Nothing Can Stop This Gay, Undocumented Immigrant From Serving His Community.

by Christian Mendoza

My name is Christian Mendoza. I was born in San Luis Potosi, Mexico.

I remember at the age of 5, my dad – he was a police officer in the narcotics and gang unit. Every time he would come home, he would have this uniform – it was like a really tactical uniform. At times, he will bring a dog in, so it was this canine – they give him a dog. But most important of all, I remember on the weekends when he would bring his vehicle, I would sit in the driver’s side and I would hold my hands on the steering wheel – and I couldn’t reach the gas pedal, but I would just remember, I mean, just hitting the lights and seeing those lights kinda reflect on the – in the garage and just pretending, you know, that I was chasing a bad guy, somebody who just committed a felony, and I was on a mission to go get the suspect and put him in jail.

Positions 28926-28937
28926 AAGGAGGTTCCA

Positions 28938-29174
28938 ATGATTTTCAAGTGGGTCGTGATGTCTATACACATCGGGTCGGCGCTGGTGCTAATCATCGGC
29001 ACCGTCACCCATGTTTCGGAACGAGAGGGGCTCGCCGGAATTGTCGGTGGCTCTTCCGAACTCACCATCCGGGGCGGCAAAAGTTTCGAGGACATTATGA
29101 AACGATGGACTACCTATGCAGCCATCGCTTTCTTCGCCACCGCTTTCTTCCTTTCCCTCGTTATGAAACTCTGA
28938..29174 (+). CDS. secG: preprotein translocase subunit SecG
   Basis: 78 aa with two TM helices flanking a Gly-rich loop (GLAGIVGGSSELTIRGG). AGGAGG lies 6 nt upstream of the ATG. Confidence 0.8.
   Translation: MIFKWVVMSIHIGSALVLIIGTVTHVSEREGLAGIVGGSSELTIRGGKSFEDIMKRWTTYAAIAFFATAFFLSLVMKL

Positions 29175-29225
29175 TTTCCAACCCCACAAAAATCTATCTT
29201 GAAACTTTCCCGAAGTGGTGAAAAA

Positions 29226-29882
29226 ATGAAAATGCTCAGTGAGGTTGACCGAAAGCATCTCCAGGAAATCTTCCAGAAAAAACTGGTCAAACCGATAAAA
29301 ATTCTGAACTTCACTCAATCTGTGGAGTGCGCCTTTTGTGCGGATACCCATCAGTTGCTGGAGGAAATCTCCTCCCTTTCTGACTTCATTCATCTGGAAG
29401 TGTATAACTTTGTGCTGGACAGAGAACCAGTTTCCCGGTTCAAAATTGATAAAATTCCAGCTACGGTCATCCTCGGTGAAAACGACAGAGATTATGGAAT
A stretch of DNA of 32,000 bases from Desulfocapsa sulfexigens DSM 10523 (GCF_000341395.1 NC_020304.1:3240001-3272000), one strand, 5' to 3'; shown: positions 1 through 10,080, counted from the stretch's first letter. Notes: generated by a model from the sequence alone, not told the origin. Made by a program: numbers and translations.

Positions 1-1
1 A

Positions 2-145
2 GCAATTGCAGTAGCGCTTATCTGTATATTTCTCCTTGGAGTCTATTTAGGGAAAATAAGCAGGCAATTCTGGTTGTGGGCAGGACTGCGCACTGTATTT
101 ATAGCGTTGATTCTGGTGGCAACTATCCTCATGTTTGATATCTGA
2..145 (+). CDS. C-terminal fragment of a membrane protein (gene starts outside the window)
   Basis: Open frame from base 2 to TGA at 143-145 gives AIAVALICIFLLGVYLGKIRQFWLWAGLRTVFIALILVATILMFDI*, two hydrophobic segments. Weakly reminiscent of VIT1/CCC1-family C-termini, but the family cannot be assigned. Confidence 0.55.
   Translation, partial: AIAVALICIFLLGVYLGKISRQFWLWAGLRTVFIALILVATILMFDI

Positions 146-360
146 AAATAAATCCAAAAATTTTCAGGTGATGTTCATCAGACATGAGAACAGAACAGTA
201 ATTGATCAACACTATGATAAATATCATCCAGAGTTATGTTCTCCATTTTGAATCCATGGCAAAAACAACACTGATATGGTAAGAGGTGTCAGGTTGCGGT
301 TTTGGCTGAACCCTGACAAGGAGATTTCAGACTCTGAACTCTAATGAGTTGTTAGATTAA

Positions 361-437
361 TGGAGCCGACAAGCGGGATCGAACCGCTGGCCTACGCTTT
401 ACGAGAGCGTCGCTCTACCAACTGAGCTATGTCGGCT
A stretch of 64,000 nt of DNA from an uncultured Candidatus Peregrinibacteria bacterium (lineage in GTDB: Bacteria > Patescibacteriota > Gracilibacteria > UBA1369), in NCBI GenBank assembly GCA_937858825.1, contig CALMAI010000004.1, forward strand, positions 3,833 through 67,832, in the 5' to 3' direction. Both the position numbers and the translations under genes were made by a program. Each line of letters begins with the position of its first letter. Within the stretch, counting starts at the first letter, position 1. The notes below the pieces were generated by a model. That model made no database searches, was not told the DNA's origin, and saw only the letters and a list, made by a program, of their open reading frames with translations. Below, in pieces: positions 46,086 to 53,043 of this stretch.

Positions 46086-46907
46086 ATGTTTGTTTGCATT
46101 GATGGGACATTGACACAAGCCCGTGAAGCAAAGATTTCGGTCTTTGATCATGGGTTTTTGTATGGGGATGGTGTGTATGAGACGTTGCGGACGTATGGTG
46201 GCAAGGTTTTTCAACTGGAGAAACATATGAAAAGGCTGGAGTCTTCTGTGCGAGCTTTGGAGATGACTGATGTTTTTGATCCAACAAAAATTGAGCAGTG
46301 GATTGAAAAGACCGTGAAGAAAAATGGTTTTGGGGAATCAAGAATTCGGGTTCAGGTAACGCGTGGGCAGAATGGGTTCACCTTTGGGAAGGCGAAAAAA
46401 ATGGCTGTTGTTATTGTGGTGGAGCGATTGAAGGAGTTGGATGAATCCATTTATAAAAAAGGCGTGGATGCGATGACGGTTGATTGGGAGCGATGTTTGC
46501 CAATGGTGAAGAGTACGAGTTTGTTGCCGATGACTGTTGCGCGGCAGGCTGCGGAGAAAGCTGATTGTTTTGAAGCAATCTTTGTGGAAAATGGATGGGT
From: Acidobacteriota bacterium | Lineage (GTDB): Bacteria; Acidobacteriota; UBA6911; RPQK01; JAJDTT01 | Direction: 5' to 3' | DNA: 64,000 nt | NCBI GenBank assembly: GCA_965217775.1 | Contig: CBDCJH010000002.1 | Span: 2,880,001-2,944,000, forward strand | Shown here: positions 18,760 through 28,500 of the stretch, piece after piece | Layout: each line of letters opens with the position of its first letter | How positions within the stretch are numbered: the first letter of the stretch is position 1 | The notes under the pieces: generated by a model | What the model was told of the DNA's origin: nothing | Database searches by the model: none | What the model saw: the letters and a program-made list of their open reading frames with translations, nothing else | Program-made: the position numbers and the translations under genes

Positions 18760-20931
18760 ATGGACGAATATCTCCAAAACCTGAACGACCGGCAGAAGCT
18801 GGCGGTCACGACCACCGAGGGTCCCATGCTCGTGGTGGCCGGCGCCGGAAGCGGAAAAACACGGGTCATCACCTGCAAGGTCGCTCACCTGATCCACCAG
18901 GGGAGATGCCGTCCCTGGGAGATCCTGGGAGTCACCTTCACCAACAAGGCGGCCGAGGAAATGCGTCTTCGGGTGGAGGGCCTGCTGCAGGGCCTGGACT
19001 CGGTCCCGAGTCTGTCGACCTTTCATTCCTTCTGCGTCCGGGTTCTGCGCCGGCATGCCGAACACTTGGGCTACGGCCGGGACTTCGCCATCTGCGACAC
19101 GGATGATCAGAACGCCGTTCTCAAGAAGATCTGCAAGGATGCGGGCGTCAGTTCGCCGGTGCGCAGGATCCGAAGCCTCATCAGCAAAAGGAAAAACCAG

So about 12 years later, living now here in Austin, Texas, I remember applying for this leadership academy with the US Secret Service in Washington DC. It was an extremely competitive application. I remember the application when I submitted it and it was just like this thick. Months later, I received a notification that I’d had been accepted into this leadership academy. So I was super excited – ended up getting the opportunity to travel to Washington DC, work with the US Secret Service there, and just simply seeing, you know, now and then to see at a federal level – that pretty much intensified what I wanted to do and, you know, to become a law enforcement officer

Shortly after coming back from the Secret Service, I had the opportunity to become an intern for the Austin Police Department. I volunteered thousands of hours with the robbery unit, homicide unit and sex crimes unit. And all these units pretty much gave me more – amped me more in what I wanted to do and become a police officer.